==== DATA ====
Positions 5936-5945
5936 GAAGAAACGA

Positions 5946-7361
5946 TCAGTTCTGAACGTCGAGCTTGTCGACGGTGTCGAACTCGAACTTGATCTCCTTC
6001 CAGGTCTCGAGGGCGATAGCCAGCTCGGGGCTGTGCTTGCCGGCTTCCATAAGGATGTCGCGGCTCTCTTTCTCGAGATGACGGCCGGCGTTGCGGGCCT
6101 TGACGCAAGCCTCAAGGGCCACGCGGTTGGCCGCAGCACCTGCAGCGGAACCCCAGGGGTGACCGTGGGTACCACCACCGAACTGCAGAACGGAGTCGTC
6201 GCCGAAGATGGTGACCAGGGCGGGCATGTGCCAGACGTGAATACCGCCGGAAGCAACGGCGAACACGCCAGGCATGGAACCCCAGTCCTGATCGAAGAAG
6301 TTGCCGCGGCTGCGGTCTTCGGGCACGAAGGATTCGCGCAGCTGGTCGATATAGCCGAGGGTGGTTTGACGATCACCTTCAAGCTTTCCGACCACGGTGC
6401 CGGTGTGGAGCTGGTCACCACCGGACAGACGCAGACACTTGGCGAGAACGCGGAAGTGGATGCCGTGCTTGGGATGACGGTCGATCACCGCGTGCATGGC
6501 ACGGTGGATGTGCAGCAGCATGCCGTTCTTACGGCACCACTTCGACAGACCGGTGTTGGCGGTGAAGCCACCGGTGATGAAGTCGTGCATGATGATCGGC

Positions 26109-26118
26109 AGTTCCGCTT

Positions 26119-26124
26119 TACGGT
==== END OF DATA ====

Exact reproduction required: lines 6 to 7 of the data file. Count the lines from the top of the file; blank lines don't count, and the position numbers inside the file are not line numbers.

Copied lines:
6101 TGACGCAAGCCTCAAGGGCCACGCGGTTGGCCGCAGCACCTGCAGCGGAACCCCAGGGGTGACCGTGGGTACCACCACCGAACTGCAGAACGGAGTCGTC
6201 GCCGAAGATGGTGACCAGGGCGGGCATGTGCCAGACGTGAATACCGCCGGAAGCAACGGCGAACACGCCAGGCATGGAACCCCAGTCCTGATCGAAGAAG